Today will be a very personal blog. Thousands of people will miss what I am sharing. And it's an important message.
I start this week officially “unemployed." (Sorry, President Obama, you'll have to add me to the list.) Whatever negative baggage comes with that term, that is not me. Even more importantly, my last job was not who I am.
For the past 14 plus years, I have served as executive producer and host of a Chicago based morning radio program. That's right … 3 AM wake ups, many 80-mile-per-day commutes, along with the daily pressures of finding interesting topics and conversation starters. And did I mention being not only awake, but energetic and excited at 5 AM sign on? Every day.
Make no mistake, here. I ENJOYED it! Radio is a wonderful line of work. The connection to people from all walks of life … travel ... the opportunity to be creative and use your gifts … are all such a blessing.
But radio can also be a very transient line of work. Most of us in this business have experienced changes in station ownership, management, and formats at some point. It often required that we move along, and take our talents with us. Thus, I've been blessed with tours in Sacramento, Dallas, Pittsburgh, and Chicago.
The radio management team where I've served in Chicago recently decided to make a change in morning programming. Like most changes, "in with the new and out with the old." Marketing impact is always made with "new and improved." That's usually how I came to get my jobs!
Most of my work life has been as a radio personality. (I dislike the term "deejay" since it implies my role is to "spin records."). Formats I've been involved with have been quite varied. Some involved music. My talk radio work did not. But it was personality radio that kept me employed.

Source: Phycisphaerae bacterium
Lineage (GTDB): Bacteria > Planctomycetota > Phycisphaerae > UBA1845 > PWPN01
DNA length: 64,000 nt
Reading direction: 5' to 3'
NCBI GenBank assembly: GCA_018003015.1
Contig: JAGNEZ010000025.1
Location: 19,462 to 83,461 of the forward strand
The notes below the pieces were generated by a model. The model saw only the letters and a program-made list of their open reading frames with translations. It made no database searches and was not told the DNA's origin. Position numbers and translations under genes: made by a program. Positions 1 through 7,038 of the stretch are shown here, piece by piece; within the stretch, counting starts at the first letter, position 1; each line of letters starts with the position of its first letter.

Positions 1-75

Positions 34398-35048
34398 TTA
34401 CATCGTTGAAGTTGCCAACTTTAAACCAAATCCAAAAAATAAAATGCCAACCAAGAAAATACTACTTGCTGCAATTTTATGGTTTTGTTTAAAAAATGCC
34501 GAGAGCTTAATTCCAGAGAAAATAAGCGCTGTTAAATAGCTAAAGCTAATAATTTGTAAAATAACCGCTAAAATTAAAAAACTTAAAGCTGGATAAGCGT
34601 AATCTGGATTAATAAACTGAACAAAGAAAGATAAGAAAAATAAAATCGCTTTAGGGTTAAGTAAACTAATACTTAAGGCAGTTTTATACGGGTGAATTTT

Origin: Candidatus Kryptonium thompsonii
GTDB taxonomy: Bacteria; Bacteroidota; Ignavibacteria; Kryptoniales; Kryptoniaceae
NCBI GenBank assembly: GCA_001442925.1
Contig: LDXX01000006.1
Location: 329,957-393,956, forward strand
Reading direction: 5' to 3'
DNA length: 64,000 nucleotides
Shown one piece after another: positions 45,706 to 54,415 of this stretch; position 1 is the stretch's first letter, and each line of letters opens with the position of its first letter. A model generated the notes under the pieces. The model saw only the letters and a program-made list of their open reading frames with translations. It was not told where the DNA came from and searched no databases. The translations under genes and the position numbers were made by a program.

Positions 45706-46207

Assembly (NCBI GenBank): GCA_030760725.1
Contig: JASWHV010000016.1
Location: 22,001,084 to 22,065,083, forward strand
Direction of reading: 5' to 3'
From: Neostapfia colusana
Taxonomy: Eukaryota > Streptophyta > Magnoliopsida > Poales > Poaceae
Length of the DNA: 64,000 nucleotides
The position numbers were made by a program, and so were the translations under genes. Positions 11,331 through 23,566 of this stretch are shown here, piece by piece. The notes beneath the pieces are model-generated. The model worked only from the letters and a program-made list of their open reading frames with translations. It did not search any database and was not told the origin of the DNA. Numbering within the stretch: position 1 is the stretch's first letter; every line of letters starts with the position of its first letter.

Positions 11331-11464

Having said that, radio is not who I am. My identity is not wrapped up in being a radio personality. I've also been a radio sales manager and program director. I've helped launch two nonprofits, headed up operations for a trade show company, and been involved in two business start ups. I've authored two books. NONE of this activity truly defines me.
I share this with you because, in the world of the unemployed, it is very easy to lose sight of your worth. For a season, you're not on the "WANTED” posters ... you become unwanted. And I refuse to go there. Moreover, I want to help others not go there.
But know this: our work should never define us as human beings. God created in each of us something much greater. The Creator of all things has made every human being in His image. He doesn't stamp us with a job title. He gives us His divine imprint. [Pause, please, while I reflect on this amazing truth.]
When we are around the unemployed, we have in our presence people uniquely gifted by God. People of such great value that God sent His only Son to die for them. (John 3:16). That's who I am. And no one can ever take that away from me.
This is not a new revelation to me. I've held onto this truth for years. And perhaps in the days ahead, I will find a way to make this message come alive more powerfully in the workplace.
As we say in the radio business … STAY TUNED!